The Economy of Communion: A prophetic minority

A series of interviews featuring various proponents of the EoC's first 20 years

The Economy of Communion: A prophetic minority

An interview with Stefano Zamagni

Stefano_Zamagni_sxby Antonella Ferrucci

Professor Zamagni, on the 29th of May, the EoC celebrates its 20-year anniversary. You have been and continue to be among its avid proponents. Do you remember the first time you heard of the EoC? 

I first heard about the EoC when  Luigino Bruni, then a young scholar preparing for his doctorate degree, came to interview me. He used this term which caught me by complete surprise. It was only when I met Chiara Lubich that I started taking this project into serious consideration. During that meeting, I felt I was in the presence of a person who was not only inspired (we find many of them today) but prophetic

I was struck to hear a person, who is not an economist, speak of the EoC framework with such simplicity. It was that same simplicity of a child that the Gospel describes. Chiara’s conviction on constructing the EoC model left a great impact on me – far greater than if it were introduced by an economics expert. Since then, I started reflecting on the real significance of this project. If I remember well, my first contribution to this theme dates back to 1998-1999, a little less than half of the EoC’s 20-year life.

Do you think that the EoC can indeed represent hope in today's economic crisis? If you think so, why?

The Economy of Communion is an example of what we call the prophetic minority in Game Theory. It is certainly not the only one albeit an important one. According to Game Theory, it is necessary to have a minority, in numerical terms, to achieve certain objectives in civilization and moral progress, which goes beyond economic progress. This minority acts as a catalyst and guide to reach the ultimate objective that we should all aspire for. If the prophetic minority meets certain conditions, the idea is accepted by others and then triggers a slow and gradual transformation. This is what gives way to humanity’s evolution. This is the case of the Franciscan school of thought in the 1400s. In a completely different context, this example played the same role in that era. Back then, the Franciscans were but a prophetic minority but we all know what happened after. Going further back in time, the same can be said about the Benedictine order. When St. Benedict launched “Ora et Labora,” only a few could understand and appreciate it. Many simply could not grasp this concept. After about ten years, the Benedictine movement would spread all throughout Europe and would generate that re-awakening that we are all familiar with. Our history is marked by such prophetic minorities that disrupt the existing social balance, “that deliberately exposes” to use a stronger expression, showing others that there is an alternative to the status quo. Whoever says that “the EoC enterprises cannot change the world because there’s only a few of them,” speaks rubbish because the EoC enterprises have to be few. They are not supposed to be the dominant force. Their strength does not lie in numbers, but in their ability to show others, even non-believers, that there is in fact another way to practice economy. The Franciscans did not expect all the entrepreneurs of their time to become Franciscans. They operated within societal norms. However, had it not been for that agent, civil humanism and the renaissance would have not taken place.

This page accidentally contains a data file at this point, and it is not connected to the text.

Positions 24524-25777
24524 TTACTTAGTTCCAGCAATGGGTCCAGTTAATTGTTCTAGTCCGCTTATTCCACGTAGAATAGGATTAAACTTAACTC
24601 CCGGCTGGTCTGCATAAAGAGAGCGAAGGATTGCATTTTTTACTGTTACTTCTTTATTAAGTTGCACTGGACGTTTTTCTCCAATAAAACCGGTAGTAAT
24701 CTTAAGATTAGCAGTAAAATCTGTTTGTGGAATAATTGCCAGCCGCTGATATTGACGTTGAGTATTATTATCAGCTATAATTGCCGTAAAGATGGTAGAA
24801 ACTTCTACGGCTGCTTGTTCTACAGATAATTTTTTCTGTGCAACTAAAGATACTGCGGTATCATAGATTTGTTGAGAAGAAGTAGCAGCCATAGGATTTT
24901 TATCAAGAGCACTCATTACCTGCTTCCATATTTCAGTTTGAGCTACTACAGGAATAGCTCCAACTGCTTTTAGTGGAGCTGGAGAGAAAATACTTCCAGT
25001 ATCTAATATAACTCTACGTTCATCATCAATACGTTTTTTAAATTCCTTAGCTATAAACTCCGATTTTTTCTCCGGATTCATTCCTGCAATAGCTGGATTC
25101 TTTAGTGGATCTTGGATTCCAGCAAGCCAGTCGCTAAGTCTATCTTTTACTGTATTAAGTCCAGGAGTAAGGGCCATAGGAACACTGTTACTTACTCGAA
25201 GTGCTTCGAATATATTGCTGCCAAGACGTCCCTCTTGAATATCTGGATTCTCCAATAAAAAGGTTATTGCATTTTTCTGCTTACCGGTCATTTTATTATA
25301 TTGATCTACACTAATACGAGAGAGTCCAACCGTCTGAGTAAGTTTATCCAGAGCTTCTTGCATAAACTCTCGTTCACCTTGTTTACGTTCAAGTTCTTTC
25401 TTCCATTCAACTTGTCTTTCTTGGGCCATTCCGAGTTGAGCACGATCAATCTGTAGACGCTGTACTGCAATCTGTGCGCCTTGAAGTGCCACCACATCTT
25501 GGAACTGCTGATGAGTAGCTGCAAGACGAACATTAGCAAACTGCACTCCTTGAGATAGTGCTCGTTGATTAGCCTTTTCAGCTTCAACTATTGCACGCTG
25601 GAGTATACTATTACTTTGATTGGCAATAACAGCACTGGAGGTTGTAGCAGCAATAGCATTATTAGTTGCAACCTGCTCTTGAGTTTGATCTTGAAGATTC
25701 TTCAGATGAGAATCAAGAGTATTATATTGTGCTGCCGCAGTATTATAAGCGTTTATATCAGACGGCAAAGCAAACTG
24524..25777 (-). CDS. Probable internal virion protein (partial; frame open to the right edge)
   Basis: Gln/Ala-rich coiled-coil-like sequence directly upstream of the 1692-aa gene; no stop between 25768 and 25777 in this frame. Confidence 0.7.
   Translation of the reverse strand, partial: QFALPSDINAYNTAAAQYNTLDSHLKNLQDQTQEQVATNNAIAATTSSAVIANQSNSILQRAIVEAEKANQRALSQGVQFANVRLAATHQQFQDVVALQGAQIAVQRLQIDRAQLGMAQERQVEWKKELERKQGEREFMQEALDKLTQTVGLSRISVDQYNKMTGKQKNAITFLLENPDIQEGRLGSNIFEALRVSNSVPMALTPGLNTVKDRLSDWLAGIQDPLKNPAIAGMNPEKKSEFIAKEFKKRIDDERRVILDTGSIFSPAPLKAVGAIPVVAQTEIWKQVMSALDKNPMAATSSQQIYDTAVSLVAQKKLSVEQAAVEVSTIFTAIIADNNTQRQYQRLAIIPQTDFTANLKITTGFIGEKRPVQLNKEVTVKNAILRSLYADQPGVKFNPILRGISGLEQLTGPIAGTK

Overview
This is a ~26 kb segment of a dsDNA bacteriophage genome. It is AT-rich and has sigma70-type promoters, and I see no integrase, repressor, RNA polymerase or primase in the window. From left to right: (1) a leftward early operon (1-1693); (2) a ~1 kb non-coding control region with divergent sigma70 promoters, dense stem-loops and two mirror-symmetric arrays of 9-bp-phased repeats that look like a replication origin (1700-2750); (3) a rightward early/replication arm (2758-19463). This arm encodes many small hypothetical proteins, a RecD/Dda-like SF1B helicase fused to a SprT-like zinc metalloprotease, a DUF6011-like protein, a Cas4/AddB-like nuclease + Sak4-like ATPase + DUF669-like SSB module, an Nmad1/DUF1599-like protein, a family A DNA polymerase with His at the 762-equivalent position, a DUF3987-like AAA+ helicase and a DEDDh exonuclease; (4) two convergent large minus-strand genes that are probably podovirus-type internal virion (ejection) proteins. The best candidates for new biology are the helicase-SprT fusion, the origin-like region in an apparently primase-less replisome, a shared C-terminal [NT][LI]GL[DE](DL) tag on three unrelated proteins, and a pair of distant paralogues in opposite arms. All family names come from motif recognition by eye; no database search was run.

Today, the EoC plays a similar role. Instead of worrying about how to constantly increase the number of the enterprises, we should concentrate on improving their quality and the prophetic ability that the entrepreneurs possess.

You will be participating in the EoC's 20th-year celebration in Brazil this May, 2011. What do you think should be our objectives for the next 20 years? 

I would like us to consider Plato’s Chariot Allegory. Plato says that “the Charioteer will reach enlightenment faster if the two winged horses that pulled the chariot ran at the same speed.” I would say that the Economy of Communion should work towards ensuring that the two horses run side by side and at the same pace. The first horse represents economic requisites like efficiency, the capacity to keep up with the market, without the help of subsidies. The other horse symbolizes fraternity, applying the principle of reciprocity as an economic response. If the Economy of Communion is able to keep the “the two horses” together, then we have the prophetic minority. The results will soon follow. Instead, if we allow the horse of efficiency to run faster, neglecting that of fraternity, we fall into the danger of sacrificing everything for the sake of efficiency. When this happens, someone is bound to ask us, “Why do we need this?” On the other hand, we cannot afford to drive the horse of fraternity ahead, leaving that of efficiency behind. These enterprises need to be strategically and financially independent to operate within the market. They lose their prophetic attribute the moment they are forced to compromise themselves for the benefit of others, in order to survive. This is not the picture that we want to paint either. For this reason, we should take Plato's dictum to heart. After all, Plato was a knowledgeable man.

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